Atlanta Airport concession fallout is painful to watch 

Mayor Kasim Reed snaps back ... but why?

It's the old playground rule: When you've been beaten up over and over again, at some point you need to hit back. That's what Mayor Kasim Reed did last week when, during the Atlanta City Council's marathon meeting to approve airport vendor contracts, he took the microphone to blast Common Cause Georgia.

"Common Cause does not have clean hands," the mayor said of the government watchdog group.

If you aren't already convinced that his administration rigged the bidding process to steer contracts to cronies — and no direct evidence has surfaced at this writing that it did — then Reed's frustration is understandable. For weeks, Common Cause had criticized the transparency of the vendor selection process, calling for the release of the names of members of the committee tasked with evaluating the bids and selecting the winners. Earlier this past summer, the group challenged the city to enact "pay-to-play" legislation to curtail campaign contributions to city officials by would-be contractors — the unavoidable implication being that such donations are influencing the awarding of contracts.

"I've watched my name get dragged through the mud," Reed protested to the Council, and it was clear from the nodding that several of them felt similarly besmirched.

Unfortunately, the answer is not to try to discredit a long-standing and well-regarded watchdog organization. Reed had prepared a set of posterboards to show, in his best litigator style, that Common Cause was hypocritical because some of its board members who'd previously run for office had accepted campaign contributions higher than the limit the group proposed for Atlanta. Thankfully, he didn't end up delivering his full presentation.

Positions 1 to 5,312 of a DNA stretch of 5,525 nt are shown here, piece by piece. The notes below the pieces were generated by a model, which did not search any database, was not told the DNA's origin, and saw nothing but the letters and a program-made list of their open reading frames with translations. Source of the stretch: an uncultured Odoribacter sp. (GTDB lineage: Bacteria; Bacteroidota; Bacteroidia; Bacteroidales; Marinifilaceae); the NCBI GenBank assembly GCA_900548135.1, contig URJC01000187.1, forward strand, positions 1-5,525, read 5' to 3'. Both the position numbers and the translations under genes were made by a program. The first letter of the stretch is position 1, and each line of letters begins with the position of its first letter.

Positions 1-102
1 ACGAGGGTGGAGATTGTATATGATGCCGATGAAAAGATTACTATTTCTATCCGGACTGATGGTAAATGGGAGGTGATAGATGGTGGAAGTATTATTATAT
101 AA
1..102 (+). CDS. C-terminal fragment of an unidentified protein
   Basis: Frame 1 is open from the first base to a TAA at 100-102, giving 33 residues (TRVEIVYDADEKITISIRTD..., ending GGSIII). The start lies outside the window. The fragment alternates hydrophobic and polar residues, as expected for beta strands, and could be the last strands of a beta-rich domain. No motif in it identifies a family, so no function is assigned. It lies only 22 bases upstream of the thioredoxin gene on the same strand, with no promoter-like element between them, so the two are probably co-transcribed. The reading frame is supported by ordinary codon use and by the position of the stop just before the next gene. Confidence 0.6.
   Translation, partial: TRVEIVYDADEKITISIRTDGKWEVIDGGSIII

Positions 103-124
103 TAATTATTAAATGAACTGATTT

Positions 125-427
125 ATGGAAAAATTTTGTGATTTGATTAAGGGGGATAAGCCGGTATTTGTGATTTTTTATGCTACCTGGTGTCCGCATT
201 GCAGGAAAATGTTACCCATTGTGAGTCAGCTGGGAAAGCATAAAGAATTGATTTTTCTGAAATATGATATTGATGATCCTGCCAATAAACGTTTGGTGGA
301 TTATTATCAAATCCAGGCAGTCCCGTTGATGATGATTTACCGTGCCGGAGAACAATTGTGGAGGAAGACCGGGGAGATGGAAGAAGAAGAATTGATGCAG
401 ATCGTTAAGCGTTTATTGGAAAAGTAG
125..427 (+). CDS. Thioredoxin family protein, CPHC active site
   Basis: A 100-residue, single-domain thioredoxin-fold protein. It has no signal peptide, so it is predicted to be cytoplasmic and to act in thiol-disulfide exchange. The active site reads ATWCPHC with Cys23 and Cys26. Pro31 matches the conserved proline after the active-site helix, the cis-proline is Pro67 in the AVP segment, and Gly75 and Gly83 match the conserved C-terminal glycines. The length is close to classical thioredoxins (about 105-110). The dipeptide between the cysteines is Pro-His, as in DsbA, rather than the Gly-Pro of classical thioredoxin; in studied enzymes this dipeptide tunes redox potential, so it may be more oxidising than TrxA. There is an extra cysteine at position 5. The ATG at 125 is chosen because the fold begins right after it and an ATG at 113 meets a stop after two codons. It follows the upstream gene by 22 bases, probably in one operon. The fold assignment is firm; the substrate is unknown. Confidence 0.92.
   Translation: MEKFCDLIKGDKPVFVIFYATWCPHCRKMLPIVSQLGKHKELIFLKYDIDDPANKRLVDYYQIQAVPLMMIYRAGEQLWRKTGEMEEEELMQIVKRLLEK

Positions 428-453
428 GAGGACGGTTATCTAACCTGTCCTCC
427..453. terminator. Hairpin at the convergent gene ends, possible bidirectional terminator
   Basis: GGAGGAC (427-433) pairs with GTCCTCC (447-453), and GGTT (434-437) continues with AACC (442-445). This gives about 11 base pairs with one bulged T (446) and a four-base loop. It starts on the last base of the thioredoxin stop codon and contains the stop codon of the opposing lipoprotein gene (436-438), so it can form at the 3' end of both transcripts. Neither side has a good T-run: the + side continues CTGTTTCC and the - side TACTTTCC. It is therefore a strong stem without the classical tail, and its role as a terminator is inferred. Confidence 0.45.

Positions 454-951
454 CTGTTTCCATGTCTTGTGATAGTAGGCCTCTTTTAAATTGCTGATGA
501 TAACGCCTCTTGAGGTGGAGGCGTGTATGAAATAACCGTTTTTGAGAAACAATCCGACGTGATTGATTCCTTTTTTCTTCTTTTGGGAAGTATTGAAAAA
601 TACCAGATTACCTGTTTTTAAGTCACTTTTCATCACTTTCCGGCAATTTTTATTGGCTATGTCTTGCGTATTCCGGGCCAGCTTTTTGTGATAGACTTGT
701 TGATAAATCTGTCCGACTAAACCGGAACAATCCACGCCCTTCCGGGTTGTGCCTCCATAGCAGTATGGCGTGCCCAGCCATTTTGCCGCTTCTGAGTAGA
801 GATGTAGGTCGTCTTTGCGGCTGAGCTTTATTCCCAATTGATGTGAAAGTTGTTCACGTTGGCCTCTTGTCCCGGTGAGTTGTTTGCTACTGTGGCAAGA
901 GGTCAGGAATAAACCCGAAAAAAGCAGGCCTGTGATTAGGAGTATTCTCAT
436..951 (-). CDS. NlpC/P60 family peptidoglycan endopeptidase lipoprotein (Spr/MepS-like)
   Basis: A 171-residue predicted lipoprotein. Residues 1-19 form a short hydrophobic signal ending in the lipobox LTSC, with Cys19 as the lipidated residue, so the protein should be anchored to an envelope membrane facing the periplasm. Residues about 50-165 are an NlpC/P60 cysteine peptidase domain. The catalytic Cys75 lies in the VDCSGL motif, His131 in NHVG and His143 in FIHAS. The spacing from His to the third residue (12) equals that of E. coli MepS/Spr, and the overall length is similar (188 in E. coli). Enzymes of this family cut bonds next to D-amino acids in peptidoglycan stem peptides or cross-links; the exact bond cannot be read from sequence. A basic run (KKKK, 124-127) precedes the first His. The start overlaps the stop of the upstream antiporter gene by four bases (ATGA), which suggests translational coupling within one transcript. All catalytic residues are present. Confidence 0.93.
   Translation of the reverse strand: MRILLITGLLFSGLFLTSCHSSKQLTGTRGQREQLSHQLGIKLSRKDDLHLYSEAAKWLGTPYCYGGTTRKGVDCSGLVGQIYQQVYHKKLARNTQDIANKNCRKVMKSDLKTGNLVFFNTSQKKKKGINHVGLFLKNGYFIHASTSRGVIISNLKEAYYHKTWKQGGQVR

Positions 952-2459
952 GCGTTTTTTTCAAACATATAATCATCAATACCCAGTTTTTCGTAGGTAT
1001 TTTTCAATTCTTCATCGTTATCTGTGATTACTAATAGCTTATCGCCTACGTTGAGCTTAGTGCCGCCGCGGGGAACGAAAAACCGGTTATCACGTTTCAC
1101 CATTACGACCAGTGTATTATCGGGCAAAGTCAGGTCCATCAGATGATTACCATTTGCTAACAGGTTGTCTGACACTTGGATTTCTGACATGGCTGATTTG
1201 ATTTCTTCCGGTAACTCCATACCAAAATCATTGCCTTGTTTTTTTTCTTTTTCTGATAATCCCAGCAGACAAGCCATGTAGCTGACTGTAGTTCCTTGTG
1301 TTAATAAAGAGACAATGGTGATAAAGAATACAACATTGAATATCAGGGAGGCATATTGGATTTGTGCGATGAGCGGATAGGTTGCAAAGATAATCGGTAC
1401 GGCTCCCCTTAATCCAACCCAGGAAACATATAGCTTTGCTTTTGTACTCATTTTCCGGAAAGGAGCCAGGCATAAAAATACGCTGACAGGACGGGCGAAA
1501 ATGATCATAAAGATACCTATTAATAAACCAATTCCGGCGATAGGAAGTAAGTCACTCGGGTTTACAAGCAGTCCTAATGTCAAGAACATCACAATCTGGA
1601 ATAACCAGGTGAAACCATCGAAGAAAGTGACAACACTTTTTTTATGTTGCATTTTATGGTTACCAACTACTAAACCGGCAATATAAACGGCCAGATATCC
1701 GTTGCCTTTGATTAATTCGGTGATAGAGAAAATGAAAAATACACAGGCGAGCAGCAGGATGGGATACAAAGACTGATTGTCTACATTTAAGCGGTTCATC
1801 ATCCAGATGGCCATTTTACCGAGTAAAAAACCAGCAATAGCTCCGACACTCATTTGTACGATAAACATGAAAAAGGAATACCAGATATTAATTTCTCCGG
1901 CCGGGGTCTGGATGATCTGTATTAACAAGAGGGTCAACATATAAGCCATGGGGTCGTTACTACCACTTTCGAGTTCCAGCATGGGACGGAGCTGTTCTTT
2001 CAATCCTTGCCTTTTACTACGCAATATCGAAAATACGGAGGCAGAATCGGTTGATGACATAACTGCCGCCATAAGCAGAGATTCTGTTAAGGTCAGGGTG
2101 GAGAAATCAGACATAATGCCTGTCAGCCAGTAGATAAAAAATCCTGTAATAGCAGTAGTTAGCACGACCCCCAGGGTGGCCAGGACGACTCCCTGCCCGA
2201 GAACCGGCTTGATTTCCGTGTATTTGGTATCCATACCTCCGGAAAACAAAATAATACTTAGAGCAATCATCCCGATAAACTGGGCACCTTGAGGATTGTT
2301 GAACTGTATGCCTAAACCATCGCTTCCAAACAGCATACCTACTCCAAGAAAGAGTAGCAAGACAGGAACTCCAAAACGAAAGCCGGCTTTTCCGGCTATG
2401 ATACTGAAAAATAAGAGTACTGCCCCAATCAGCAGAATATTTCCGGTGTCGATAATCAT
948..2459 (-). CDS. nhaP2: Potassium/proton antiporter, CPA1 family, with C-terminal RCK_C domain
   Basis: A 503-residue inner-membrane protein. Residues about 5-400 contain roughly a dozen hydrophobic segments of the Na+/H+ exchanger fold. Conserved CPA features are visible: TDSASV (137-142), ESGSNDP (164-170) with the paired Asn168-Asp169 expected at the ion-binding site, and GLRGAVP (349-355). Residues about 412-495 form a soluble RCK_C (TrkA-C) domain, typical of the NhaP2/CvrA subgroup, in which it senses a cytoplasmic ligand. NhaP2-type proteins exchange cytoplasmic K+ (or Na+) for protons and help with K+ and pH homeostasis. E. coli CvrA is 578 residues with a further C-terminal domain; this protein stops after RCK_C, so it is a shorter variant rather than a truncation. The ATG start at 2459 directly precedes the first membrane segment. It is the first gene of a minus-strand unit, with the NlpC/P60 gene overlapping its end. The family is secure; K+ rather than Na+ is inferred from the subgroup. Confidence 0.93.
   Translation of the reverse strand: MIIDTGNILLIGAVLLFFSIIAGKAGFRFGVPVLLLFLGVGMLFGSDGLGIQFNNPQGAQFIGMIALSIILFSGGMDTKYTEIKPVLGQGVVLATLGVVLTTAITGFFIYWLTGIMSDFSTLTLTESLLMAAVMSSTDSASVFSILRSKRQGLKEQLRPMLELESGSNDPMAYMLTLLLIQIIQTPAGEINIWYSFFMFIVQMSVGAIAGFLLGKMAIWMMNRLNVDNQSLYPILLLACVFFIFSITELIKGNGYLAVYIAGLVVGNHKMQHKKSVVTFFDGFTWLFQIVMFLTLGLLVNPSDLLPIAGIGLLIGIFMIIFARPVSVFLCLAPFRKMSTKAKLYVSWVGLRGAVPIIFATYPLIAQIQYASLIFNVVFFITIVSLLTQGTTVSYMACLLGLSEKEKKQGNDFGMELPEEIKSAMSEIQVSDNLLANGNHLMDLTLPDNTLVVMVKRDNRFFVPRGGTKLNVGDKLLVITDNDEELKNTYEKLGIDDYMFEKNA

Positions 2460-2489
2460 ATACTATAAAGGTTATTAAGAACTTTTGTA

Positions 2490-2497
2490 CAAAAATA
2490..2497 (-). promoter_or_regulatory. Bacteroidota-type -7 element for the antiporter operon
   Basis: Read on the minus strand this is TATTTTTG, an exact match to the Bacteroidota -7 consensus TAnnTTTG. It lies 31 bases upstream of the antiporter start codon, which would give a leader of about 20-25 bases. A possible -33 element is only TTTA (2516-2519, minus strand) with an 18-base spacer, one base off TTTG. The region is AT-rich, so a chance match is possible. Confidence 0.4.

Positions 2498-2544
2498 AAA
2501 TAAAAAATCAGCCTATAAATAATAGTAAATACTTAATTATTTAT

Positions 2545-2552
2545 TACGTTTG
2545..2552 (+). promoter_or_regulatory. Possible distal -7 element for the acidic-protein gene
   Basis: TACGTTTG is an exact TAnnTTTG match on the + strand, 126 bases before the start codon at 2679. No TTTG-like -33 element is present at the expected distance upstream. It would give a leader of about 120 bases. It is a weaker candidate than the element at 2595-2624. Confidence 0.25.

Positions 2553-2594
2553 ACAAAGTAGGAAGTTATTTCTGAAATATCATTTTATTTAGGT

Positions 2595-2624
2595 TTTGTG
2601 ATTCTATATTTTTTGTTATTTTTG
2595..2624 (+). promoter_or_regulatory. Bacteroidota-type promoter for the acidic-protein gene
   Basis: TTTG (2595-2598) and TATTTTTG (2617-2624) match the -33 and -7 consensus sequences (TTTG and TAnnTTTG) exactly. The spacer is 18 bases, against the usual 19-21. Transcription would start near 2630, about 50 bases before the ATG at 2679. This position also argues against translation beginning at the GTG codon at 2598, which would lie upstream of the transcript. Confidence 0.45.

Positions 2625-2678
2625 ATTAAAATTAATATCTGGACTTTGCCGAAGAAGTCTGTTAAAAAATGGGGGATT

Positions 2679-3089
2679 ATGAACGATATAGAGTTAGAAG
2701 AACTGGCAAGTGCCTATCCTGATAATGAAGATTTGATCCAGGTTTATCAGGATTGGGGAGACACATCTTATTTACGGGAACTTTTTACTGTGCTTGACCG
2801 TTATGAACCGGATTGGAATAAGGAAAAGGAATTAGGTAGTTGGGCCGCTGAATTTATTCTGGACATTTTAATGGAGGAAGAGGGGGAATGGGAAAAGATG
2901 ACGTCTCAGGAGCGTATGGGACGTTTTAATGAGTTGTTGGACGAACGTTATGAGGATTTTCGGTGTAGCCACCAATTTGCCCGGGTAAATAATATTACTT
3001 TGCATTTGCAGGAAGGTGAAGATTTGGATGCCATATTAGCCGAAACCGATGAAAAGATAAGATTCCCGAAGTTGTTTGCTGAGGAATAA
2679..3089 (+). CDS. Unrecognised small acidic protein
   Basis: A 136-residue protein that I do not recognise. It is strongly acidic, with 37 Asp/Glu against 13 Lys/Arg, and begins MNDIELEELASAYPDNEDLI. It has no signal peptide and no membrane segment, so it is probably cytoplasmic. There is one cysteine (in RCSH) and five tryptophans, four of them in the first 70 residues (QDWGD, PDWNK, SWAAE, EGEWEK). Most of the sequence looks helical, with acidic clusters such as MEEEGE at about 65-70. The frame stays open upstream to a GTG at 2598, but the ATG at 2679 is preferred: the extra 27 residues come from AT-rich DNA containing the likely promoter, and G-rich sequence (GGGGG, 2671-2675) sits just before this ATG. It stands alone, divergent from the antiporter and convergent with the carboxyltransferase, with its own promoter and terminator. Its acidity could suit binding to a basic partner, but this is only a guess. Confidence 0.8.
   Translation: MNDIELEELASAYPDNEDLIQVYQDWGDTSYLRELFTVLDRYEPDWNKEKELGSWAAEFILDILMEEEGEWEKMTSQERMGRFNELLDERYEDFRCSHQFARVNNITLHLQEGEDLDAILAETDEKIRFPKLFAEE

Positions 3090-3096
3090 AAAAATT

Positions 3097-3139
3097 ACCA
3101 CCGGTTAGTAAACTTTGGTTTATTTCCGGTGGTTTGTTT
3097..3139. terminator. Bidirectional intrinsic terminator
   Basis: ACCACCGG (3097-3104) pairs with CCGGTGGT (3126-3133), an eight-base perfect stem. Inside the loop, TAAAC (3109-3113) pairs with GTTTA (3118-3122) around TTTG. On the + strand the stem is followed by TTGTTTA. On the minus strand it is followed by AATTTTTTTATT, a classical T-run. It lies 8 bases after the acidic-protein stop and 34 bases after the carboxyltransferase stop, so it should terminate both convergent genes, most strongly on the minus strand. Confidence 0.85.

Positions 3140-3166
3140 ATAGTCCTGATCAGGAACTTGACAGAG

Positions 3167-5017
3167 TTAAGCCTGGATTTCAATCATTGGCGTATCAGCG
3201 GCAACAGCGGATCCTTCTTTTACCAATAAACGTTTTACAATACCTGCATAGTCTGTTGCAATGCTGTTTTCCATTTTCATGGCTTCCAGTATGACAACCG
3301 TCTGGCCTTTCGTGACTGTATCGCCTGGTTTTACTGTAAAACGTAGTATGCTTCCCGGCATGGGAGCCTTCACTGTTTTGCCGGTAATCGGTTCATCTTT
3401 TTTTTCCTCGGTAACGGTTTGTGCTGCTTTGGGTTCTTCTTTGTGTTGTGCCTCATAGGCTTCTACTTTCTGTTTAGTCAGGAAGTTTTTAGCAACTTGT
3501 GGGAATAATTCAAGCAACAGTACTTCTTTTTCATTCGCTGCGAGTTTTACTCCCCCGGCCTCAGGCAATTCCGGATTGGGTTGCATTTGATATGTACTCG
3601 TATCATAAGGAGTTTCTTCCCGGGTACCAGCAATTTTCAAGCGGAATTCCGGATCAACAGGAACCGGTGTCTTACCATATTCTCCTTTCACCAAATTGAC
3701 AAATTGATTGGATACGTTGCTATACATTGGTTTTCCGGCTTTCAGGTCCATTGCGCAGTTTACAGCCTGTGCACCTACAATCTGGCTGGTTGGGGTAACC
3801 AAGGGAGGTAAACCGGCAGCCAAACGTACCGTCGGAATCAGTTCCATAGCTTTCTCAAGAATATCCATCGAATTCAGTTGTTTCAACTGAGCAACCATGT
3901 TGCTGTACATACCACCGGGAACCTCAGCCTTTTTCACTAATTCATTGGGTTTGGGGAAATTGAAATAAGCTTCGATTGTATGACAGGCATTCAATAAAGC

Common Cause was correct in pointing out that aspects of the airport bidding aroused suspicion, specifically the city's decision to restart the entire process in September after almost half the vendors bungled their applications. Later, when the freshly released list of winning vendors was revealed to include a number of Reed associates and campaign donors, more questions arose.

Let's face it, there will always be questions when tens of millions of dollars are at stake — especially at an airport that has long proven irresistible to corrupt businessmen and the politically well-connected. Asking those questions is Common Cause's job.

But the mayor is also correct in pointing out that campaign contributions of the kind he and Council members received are both legal and commonplace across the street at the Gold Dome. That doesn't make the practice more palatable, but it does argue for a holistic, statewide approach. And we agree that the city had good reason to withhold the names of the evaluators to prevent more unseemly arm-twisting.

If Reed had held a press conference weeks ago to address concerns and to clarify the city's rationale in throwing out the bids and withholding names of evaluators, it might have helped defuse what became a tense situation. The mayor instead waited until the final vote to attack his critics so as not to appear weak. The problem is he looked defensive and thin-skinned, which is arguably worse.

In the end, the Council approved the contracts overwhelmingly, with some usually skeptical members and an outside auditor touting the integrity of the process. The real show of strength would've been to weather the innuendo, accept the victory, and move on.

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